Pages: 1 2 3
Review by: Emil Pagliarulo
Published: April 1, 1998
Los Angeles, 2019. It is a place of squalor and hopelessness, a city of filthy, rain soaked streets teeming with losers and lost souls. Day and night are but distant memories, replaced by a continual darkness broken only by towering video signs that beckon to a better, yet bitterly unobtainable, life off-world. If this dark, depressing cityscape seems familiar, it should — it has become the standard by which all other cyberpunk/futuristic environments are judged. Some might recognize it from science fiction author Philip K. Dick’s landmark novel, Do Androids Dream of Electric Sheep? But to most of the world, this is the L.A. of director Ridley Scott’s Blade Runner, the dark, foreboding film based on Dick’s novel. Here, police blade runner units desperately track rogue androids whose presence on Earth is strictly outlawed, punishable by “retirement.” Known as replicants, they walk the dingy streets, undistinguishable from their flesh-and-blood counterparts. They are, in so many ways, more human than human.
Such is the backdrop for Westwood Studios’ Blade Runner, a real-time adventure game based on Ridley Scott’s gritty film. When the software giant first announced the title, the gaming community’s reaction was a state of subsequent shock and elation. For as surprised as gamers were that Westwood would decide to make a game based on a film first released over fifteen years ago, they were just as excited at the thought of traversing one of the most revered science fiction settings in recent history. Well, fans of the film are in for the time of their lives. Blade Runner the game is every bit as dark and exciting as Scott’s magnum opus. In fact, even if you’ve never seen the movie, chances are you’ll find Blade Runner as fun and intriguing as any other adventure game on the market today.
The player takes on the role of rookie cop Ray McCoy, an untested blade runner more accustomed to paper pushing and interviewing low-key nobodies than he is hunting down homicidal replicants. A dead-ringer for Harrison Ford’s Deckard character, McCoy is about to get his chance at some action. He’s finally been assigned to a case with some real promise, a multiple animal murder at a downtown pet shop. The callous destruction of any animal, in a world in which most animal species have become extinct, is almost unimaginable. It is an act beyond human comprehension, something that could only be committed by…replicants.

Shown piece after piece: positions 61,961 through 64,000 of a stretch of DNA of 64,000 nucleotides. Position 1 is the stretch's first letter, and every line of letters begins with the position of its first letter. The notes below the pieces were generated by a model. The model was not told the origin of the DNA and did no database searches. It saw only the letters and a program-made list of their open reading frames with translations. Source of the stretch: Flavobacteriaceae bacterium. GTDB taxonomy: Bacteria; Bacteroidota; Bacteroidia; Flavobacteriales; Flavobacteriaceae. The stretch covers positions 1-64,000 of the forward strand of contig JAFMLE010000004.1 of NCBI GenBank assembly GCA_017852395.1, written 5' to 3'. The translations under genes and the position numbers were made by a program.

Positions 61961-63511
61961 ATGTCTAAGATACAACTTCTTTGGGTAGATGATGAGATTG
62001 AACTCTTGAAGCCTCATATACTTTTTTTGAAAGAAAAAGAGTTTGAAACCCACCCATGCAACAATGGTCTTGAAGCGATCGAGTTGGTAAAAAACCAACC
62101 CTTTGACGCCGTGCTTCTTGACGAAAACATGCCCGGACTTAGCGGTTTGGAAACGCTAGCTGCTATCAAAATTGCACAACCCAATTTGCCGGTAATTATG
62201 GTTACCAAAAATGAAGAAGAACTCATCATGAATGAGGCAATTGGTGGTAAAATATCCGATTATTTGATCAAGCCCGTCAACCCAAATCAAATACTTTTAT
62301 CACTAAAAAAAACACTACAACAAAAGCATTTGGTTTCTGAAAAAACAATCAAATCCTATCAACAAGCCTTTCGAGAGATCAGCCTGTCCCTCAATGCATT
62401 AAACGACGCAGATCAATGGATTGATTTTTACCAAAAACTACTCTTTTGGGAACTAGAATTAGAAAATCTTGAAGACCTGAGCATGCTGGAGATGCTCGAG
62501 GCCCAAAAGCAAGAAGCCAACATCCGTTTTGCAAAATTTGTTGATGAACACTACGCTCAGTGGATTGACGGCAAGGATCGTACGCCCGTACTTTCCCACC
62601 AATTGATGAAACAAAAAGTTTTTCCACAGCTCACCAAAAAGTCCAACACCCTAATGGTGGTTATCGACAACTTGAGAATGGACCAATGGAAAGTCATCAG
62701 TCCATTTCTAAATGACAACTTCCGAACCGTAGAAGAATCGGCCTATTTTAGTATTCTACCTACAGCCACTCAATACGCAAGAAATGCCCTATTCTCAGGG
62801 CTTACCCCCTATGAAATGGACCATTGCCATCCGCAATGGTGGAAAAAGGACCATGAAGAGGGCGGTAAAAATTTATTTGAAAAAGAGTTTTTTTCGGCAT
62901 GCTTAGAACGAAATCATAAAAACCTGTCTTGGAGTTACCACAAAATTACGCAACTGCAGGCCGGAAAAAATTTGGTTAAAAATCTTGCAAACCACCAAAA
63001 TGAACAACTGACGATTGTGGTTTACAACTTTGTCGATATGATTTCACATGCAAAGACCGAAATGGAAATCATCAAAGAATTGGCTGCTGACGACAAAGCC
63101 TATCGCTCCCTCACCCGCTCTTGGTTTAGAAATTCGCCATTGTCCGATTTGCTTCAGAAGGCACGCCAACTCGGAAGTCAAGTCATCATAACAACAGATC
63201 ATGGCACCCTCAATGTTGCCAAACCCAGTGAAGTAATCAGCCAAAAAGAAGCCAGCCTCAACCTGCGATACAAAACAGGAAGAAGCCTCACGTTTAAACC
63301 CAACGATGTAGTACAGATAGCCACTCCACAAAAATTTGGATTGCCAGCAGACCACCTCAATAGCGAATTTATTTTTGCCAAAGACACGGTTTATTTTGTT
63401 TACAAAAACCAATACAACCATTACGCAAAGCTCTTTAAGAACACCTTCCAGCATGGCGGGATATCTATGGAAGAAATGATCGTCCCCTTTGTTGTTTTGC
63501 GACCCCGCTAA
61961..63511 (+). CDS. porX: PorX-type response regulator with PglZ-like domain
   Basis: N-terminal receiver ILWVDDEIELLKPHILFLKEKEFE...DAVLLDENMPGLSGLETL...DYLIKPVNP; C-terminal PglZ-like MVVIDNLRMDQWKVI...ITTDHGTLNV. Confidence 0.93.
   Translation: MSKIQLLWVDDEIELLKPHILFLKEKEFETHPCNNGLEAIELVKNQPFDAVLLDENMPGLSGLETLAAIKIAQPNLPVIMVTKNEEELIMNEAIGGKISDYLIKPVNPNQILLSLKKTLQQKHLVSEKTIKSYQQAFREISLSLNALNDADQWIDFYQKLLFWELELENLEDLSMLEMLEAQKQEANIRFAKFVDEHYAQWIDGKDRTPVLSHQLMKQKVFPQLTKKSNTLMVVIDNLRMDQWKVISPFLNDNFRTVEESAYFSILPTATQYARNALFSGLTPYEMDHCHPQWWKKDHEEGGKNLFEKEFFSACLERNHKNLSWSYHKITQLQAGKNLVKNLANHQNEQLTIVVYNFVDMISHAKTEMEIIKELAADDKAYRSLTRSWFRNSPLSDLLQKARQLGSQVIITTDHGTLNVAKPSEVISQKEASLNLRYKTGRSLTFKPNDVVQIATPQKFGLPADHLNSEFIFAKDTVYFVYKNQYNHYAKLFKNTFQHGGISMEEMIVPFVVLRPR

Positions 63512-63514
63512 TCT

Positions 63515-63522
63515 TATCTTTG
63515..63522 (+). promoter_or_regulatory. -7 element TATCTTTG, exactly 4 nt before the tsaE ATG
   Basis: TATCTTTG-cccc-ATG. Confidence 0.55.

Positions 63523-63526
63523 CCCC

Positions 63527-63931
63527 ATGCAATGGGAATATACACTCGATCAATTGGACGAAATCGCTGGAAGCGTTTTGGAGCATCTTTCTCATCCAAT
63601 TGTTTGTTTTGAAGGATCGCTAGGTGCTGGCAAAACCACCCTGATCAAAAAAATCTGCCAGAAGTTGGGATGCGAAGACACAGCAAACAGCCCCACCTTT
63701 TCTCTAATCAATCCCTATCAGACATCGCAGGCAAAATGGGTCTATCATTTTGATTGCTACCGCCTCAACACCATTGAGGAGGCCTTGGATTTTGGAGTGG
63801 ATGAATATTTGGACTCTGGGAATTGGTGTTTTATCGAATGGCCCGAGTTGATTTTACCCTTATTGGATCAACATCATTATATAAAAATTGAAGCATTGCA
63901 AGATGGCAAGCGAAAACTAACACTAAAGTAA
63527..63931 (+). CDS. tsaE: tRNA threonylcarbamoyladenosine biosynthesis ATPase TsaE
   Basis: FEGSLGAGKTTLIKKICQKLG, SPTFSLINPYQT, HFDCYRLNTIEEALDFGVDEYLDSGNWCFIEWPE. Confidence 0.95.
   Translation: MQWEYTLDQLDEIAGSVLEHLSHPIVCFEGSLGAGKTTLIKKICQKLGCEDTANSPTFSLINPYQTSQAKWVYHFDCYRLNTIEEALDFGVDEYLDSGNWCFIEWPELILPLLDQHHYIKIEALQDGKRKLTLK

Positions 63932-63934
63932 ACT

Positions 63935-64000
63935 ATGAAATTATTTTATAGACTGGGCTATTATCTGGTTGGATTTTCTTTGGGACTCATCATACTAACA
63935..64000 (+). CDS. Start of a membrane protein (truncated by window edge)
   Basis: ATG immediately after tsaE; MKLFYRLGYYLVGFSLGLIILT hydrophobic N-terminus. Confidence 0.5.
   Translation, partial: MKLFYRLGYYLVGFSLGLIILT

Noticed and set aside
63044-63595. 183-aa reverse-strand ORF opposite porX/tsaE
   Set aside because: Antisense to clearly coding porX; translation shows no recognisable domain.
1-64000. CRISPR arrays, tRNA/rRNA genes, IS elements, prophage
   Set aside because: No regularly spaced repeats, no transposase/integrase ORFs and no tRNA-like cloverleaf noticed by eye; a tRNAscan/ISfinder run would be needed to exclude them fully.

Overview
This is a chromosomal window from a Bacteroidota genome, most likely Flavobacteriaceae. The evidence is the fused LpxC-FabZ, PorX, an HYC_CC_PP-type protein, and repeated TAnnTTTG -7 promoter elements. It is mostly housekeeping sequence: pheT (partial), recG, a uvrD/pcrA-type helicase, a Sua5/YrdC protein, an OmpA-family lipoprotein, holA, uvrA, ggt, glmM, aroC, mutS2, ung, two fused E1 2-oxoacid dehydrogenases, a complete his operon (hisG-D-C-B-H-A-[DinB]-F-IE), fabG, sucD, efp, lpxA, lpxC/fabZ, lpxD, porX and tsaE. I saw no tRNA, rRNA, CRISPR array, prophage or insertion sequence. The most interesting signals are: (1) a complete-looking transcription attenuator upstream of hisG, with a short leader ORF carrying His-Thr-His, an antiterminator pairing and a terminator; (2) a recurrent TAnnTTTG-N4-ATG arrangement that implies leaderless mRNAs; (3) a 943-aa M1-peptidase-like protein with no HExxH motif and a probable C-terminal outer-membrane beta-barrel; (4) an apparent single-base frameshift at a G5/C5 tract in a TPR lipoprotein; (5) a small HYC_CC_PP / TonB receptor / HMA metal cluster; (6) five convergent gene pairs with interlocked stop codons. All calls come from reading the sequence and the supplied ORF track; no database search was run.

Right from the outset, Blade Runner mirrors the story and feel of the film, while at the same time striking off on its own. McCoy is, for all intents and purposes, a younger, more inexperienced Deckard. He wears the same clothes, sports the same haircut, lives in the same run-down apartment complex, and even offers Harrison Ford-like voiceover narration. Many of the game’s locations — like Police Headquarters, the Tyrell Corporation, and the Japanese fast food joint — were taken right out of the film. All of this serves to draw in fans of the movie, while at the same time offering newbies a chance to appreciate the full Blade Runner experience. The result is a detailed, thoroughly alive gaming world that seems familiar, yet at the same time mysterious and completely open to exploration.
The game begins with a gorgeously rendered cutscene of the confrontation at Runciter’s Animals between shop owner Runciter and Clovis, the homicidal, enigmatic, leader of the replicants. From there, McCoy is deposited onto the crime scene by his spinner hovercar, ready to take the reigns of the investigation. Using what has to be the easiest point-and-click interface to date, players jump into McCoy’s shoes full force, interviewing witnesses, gathering evidence, and otherwise inspecting the crime scene. From there, after a thorough bit of detective work, it’s back into the spinner and on to the rest of the game.
By hopping into the spinner, the player enters the main travelling interface, a digitized map of L.A. presented as a datapad within the hovercar itself. Certain locations, like Police Headquarters and McCoy’s apartment building, are instantly available, with others being added throughout the course of the game as clues are discovered and suspects interviewed. Travelling to a site is as simple as clicking on the map symbol, and once you do you’ll be treated to a cutscene of the spinner racing through the neon-lit buildings of L.A. You’ll spend a lot of time on the travel screen; not only does McCoy need to check out the various crime scenes, he’ll also have to return quite frequently to his apartment (to sleep and check his phone messages), and Police Headquarters (to talk to his commanding officer, Lieutenant Guzza, and take advantage of all the high-tech equipment and facilities).
Pages: 1 2 3